In the U.S., private schools are seen as elite institutions that serve only the top socioeconomic classes. These exist in Chile as well, but they are distinct from the public schools and the private, voucher-receiving schools. These are the elite private schools that opt to charge high tuition and fees that are on average five times the value of a government voucher, and they receive students whose families can pay, negating the need for government support entirely.
Throughout my high school visits, I was utterly amazed by the academic preparation of the students in these schools. I never encountered a student from these institutions with a grade point average below a B plus, and nearly all of them are fluent in at least one foreign language. On the other hand, the private-voucher school students with whom I interacted consistently displayed lower marks and had a simpler curriculum than their more elite counterparts. It was suggested to me that I not even waste my time visiting public schools.Attacking the Problem
To be sure, my experience by itself is hardly a reliable indicator of overall academic achievement in Chile, but in this case it coincides nicely with the research on the subject. A 2005 study by the University of Chile found that tuition-charging private schools have higher rates of achievement than private-voucher schools. The elite schools were found to display “significantly higher math mean achievement results and have a more equitable social distribution of achievement.”
Another study by the International Journal of Educational Development also revealed that, although a broad spectrum of students have access to private-voucher schools, inequality between those schools has persisted. Most crucially, socioeconomic status was found to be twice as strong a determinant of academic achievement in private-voucher schools as in public ones.
The fact that the privatization of education not only fails to address socioeconomic inequality in Chilean society, but actually strengthens it, should be of tremendous concern for policymakers and parents alike. If Chile ever hopes to escape the dubious honor of being one of the world’s 20 most unequal societies
, it must provide social mobility for its citizens as early in their lives as possible. To be fair, abolishing the voucher system has been among the student movement’s demands
this year, but it has regrettably taken a backseat to the demand for free tuition for university students.
Some steps have been taken to address the problem. A 2008 law created larger vouchers for economically disadvantaged students and prevents private-voucher elementary schools from selecting students based on entry exams and parent interviews. However, while the law promised to incentivize socioeconomic diversity in private schools, a study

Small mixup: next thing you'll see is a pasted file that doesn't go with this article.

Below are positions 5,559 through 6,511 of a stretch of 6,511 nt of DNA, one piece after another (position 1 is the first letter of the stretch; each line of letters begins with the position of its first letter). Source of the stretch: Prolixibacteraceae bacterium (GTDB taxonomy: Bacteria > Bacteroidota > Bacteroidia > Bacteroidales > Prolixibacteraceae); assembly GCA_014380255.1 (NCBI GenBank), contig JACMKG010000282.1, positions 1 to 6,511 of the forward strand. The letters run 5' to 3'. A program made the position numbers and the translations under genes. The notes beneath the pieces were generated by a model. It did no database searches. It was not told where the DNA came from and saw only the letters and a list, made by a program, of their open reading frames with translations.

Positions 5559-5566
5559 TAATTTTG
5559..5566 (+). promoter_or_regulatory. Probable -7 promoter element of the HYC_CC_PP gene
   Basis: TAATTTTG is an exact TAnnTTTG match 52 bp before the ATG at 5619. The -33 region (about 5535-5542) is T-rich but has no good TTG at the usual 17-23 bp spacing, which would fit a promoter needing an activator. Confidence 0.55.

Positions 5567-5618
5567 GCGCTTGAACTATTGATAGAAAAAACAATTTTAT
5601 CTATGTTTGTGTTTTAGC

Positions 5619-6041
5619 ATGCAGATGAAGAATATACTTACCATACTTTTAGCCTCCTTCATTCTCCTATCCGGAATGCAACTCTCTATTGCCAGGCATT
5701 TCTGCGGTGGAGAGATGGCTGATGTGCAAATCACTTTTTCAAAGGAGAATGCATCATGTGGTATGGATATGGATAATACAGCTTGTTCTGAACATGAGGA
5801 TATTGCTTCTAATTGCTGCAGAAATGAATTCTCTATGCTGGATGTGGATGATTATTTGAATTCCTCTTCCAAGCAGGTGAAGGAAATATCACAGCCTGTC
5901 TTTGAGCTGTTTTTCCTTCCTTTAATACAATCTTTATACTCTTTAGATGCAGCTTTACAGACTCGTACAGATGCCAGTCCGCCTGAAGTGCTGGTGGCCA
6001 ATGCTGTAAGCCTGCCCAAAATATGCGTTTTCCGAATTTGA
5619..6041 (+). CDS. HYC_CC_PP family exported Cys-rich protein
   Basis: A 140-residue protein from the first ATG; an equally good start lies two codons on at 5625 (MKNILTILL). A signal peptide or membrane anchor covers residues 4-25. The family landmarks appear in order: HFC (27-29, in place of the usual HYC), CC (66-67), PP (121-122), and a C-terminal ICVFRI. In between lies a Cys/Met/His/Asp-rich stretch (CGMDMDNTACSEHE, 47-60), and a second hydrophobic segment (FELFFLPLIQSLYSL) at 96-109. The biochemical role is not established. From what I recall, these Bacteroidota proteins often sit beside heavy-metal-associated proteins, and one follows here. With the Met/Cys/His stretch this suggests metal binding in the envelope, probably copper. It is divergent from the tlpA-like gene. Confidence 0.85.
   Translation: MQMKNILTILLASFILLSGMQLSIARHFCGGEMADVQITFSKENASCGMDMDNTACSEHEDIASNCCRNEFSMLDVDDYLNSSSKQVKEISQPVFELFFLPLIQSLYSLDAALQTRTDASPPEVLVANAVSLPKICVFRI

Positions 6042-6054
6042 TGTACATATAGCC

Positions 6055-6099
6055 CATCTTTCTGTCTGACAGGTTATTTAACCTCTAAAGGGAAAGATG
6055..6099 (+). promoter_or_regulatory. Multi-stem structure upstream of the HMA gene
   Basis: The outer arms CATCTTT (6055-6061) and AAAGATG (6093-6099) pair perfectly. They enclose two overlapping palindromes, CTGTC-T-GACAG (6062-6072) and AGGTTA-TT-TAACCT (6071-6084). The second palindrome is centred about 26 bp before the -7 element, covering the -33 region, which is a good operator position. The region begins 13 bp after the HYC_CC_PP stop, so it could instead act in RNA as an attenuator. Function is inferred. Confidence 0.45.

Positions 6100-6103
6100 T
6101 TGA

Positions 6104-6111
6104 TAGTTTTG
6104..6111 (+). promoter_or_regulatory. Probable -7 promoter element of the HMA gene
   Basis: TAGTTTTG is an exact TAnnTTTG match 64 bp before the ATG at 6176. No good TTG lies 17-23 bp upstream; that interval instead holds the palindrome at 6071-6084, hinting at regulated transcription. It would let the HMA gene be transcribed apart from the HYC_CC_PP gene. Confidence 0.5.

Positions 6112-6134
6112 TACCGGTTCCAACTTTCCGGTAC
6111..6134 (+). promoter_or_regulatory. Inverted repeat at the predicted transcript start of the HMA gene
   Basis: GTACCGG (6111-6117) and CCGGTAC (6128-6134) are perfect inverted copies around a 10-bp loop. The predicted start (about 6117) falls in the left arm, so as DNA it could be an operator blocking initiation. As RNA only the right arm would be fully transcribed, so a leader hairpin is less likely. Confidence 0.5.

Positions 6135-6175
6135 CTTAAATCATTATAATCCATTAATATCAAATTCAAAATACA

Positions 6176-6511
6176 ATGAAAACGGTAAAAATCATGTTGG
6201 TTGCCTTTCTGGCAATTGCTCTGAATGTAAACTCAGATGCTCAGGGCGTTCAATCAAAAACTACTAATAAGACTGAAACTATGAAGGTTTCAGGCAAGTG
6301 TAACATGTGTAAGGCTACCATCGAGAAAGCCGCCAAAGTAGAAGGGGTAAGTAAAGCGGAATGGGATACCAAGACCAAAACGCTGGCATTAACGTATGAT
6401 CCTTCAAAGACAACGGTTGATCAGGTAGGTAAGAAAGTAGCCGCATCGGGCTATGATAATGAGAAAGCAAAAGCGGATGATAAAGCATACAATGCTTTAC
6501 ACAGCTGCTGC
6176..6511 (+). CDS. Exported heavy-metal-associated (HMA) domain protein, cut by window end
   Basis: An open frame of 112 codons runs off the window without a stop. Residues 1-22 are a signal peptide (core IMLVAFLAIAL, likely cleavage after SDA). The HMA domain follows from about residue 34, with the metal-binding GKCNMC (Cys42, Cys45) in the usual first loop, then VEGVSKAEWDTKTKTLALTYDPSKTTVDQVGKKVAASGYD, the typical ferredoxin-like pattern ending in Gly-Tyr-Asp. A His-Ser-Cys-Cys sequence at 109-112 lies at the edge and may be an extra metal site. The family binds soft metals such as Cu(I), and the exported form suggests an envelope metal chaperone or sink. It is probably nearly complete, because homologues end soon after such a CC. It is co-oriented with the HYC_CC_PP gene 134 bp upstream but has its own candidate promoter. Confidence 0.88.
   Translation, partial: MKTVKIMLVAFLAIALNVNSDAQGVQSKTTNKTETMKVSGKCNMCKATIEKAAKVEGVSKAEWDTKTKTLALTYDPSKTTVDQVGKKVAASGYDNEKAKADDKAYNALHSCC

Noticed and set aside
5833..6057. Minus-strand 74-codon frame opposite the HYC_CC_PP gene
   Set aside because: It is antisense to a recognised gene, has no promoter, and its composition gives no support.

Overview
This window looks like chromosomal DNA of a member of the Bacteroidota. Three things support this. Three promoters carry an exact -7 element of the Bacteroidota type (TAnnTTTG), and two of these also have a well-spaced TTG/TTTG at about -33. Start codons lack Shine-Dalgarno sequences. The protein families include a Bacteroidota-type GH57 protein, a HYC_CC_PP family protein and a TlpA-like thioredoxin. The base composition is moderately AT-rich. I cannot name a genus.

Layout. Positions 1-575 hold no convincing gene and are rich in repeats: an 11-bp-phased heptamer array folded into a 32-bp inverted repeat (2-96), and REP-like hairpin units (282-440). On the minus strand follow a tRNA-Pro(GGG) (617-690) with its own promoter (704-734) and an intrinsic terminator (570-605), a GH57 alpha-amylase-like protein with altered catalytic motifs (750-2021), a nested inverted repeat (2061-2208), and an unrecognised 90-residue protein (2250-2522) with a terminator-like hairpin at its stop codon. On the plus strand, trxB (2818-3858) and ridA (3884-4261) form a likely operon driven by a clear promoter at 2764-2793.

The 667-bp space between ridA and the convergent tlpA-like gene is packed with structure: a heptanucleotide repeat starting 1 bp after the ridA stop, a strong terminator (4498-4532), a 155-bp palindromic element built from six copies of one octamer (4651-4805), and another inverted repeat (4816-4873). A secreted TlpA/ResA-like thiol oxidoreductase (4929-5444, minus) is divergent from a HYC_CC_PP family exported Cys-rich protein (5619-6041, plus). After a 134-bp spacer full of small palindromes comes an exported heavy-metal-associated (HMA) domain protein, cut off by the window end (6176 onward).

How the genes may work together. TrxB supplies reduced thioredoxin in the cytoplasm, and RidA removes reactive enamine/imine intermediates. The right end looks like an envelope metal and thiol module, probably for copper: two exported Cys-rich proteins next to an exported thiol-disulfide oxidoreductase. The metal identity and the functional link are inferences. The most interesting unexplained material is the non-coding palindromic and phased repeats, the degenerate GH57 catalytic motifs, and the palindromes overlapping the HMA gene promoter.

released this July reported that its regulatory provisions have yet to be practically enforced and many private schools continue to practice discriminatory admissions policies.
The 2008 law is an example of an enhanced focus on education that has taken hold in Chile in recent years. Since 2006, public investment in education has increased from 3.2 to 4 percent of GDP. Still, this number is well below that of most Latin American countries, most of which are poorer than Chile (Brazil and Argentina invest closer to 5 percent of their GDP, and Bolivia and Costa Rica invest over 6 percent, according to the World Bank).
The voucher system also continues to distort socially desirable incentives by allowing private-voucher schools to make profits, charge fees and impose their own acceptance requirements for incoming high school students. What’s more, the manner in which voucher money is spent is rarely regulated. The voucher system, rather than create competition among schools, simply allows for private schools to deprive public schools of their funding and their highest achievers, while leaving them to support the most disadvantaged students.
This can all change, but it would require increased investment and regulation from the state. This doesn’t mean that the voucher system needs to be abolished altogether, but in its current form it certainly does not provide a fair playing field for public schools. Reform to this system (at the very least prohibiting voucher-receiving schools from earning profits or increasing the oversight of the direction of voucher money), should seem uncontroversial, but the unfortunate truth is that this priority has apparently been lost in the massive stack of demands that have been swarming the government inbox this year.
By David Pedigo (email@example.com)
Copyright 2011 – The Santiago Times